Excessive consumption of sugar can be stopped, willfully
During February of last year, I found myself in the midst of positively unwelcome nutritional advice. The nation was told that “Sugar is the new fat”. This was unwelcome news to a bona fide connoisseur of sweet delights. According to Action on Sugar, the extent of harm caused by excessive sugar consumption has been consistently ignored. Could I be eating myself to premature diabetes, or worse still, a shortened life expectancy?
And then Shrove Tuesday came around. At work, the question came, “What are you going to give up for Lent?” While perusing news websites in my lunch break, the revelation came again: “Sugar is the New Fat.” After reading yet another article about how sugar was destroying the nation, I had my epiphany. Was I strong enough to give up my beloved chocolate, biscuits, sweetened buns and cake for Lent? Could I possibly invent a new me? I decided to go the whole hog and cut out all refined sugar.
No refined sugar from March 4th to April 20th – sugar free for approximately six weeks. I like nothing more than to return from work to a couple of chocolate digestives washed down with warm tea. Would it be possible to persevere without this comfort through Lent? Initially, I honestly thought that I would come crashing down at the first hurdle; discovered in a gutter, face smeared with chocolate having overdosed on Milktray after day three, and having to be checked into rehab.
In order not to make this task seem completely unrealistic, I allowed myself to be a social consumer of sugar, a bit like being a social smoker. However, I had to be mindful of moderation, so I couldn’t just down half a box of Roses, and cake would have to be consumed in slithers.
The biggest struggle in the first week was saying no to biscuits at work. To stave off the cravings and maintain a peak state of attentiveness, I replaced the chocolate digestives with almonds and raisins. There were more almonds than raisins, and eating a handful of this mix seemed to stave off the cravings for sugary naughties fairly effectively. Most of week two was spent fantasising about Victoria sponge, my real weakness, but successfully staying away from the white stuff. Week three was also a struggle, but I still managed by eating the odd date or raisin at the end of meals in place of dessert.
However, something strange happened by week four. My alarm went off at 6.45, and I leapt out of bed as if I had been awake for hours. Never in my life had I felt this refreshed after sleeping. Oddly, as the weeks progressed, this energy began to ebb, although I still felt that I had more energy in comparison to when regularly consuming sugar.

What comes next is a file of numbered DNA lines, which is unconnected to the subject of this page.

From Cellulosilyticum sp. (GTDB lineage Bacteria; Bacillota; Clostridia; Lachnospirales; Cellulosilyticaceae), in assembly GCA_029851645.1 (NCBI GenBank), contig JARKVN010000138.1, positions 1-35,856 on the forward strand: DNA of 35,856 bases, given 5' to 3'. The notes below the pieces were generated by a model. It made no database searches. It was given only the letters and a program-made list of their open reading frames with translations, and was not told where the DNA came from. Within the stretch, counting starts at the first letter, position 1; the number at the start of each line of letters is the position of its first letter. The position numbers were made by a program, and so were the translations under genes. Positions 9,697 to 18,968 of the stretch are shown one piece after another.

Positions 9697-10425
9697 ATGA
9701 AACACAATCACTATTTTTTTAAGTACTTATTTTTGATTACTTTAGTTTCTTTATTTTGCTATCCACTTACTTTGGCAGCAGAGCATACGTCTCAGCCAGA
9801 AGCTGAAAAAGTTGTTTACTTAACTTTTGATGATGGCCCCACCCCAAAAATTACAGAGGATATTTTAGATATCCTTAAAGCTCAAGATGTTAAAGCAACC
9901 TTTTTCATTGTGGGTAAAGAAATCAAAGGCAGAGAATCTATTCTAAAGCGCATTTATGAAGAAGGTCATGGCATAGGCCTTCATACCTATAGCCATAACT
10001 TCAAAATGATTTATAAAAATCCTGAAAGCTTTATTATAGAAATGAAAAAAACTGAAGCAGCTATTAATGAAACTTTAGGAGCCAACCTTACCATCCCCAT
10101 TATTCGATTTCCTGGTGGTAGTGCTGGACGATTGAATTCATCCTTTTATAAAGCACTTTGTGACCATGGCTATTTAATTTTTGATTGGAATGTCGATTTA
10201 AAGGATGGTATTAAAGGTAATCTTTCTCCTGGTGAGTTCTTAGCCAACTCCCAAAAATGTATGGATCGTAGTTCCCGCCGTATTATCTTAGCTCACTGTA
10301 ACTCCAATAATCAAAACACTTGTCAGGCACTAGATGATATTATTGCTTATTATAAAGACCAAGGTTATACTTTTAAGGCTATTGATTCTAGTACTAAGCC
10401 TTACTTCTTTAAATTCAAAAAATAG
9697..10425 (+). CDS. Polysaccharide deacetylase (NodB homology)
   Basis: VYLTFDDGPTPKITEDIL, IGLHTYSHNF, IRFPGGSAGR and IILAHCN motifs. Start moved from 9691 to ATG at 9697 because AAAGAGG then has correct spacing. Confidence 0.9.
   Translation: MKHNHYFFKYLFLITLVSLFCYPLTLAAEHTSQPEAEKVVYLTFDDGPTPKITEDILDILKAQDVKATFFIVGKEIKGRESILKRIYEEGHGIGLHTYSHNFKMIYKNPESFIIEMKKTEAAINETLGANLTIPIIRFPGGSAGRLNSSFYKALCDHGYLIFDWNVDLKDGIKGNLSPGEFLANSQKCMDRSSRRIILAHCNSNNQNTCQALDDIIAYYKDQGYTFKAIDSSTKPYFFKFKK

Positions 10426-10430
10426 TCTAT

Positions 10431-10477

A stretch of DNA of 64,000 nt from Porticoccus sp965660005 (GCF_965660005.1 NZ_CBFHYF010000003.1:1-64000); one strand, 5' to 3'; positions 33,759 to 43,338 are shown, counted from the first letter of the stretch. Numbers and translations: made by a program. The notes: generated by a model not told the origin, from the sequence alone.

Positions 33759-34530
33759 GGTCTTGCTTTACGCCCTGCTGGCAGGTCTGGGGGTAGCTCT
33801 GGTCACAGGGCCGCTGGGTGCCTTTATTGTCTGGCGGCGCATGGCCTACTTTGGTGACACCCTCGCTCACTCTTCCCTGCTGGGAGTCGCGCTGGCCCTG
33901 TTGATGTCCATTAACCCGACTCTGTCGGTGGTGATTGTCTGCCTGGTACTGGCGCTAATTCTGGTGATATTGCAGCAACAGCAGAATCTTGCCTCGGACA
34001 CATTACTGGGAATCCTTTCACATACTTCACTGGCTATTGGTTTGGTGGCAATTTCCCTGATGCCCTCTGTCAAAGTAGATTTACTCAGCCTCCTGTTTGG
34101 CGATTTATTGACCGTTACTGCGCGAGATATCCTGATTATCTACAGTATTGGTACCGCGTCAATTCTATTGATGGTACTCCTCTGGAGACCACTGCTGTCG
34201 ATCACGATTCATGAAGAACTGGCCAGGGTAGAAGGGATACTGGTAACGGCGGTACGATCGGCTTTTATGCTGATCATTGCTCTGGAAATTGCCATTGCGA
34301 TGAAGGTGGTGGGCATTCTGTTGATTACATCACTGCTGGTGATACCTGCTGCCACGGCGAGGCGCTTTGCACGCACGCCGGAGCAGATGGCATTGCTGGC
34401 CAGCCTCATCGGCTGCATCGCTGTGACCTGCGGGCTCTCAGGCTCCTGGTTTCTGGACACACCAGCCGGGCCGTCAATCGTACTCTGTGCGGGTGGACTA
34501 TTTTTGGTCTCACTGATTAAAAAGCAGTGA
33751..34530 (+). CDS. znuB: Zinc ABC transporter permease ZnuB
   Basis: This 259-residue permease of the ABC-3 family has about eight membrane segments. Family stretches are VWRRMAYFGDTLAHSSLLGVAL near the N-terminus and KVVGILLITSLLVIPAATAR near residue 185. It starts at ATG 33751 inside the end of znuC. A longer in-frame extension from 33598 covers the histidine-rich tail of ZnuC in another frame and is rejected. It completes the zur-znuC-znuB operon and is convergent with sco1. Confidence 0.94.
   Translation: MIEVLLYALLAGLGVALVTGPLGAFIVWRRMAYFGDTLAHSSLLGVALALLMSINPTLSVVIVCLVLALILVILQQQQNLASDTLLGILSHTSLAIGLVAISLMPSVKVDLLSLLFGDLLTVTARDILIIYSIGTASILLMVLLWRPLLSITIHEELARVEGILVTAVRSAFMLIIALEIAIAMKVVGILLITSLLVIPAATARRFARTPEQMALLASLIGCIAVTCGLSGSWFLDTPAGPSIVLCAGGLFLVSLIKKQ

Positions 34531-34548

Then came weeks five and six. I had had no jam, fizzy drinks and sweets, and also had marginally fallen off the wagon with respect to chocolate and puddings. Oddly, I was reaching a stage where I didn’t even need my after meal raisins anymore, and started to savour the natural sweetness of apples and carrots. If someone had offered me the choice between a salad of spinach leaves, avocado and sun blushed tomatoes or a Wispa (personal weakness), I would have gone with the salad.
Week six was revelatory. Having not really missed refined sugar at all in weeks four and five, in week six I began to fantasise about all the nice things I could chomp on come Easter Sunday. Returning to my parents’ house for the Easter break, I relished waking up in my childhood home on Easter Sunday and preparing myself whatever I wanted to eat. But the jam on toast I began with was sickeningly sweet, and I could not finish it. I had a piece of chocolate, without really wanting to, and for the first time in my life I didn’t enjoy it. It was stunning how beholden I was to a substance, which had the same texture as soap.
Over the last ten months, I have fallen back into my evil sugar-consuming ways. But what this experiment proved was that if the increase in energy levels were anything to go by, sugar is harmful. It also made me believe that cravings are almost entirely psychological.
Most importantly, however, this experiment was a massive personal achievement and marker of self-control – I feel like I have achieved something by not giving in to what I had believed to be my slavishly potent sweet tooth. When I set out on saying no to sugar, I had believed that I would not be able to do it. Yet, I did manage to broadly stick to my rules. I felt such a glow of achievement, that who knows, I might even do it again. And I’d certainly recommend others try it too.
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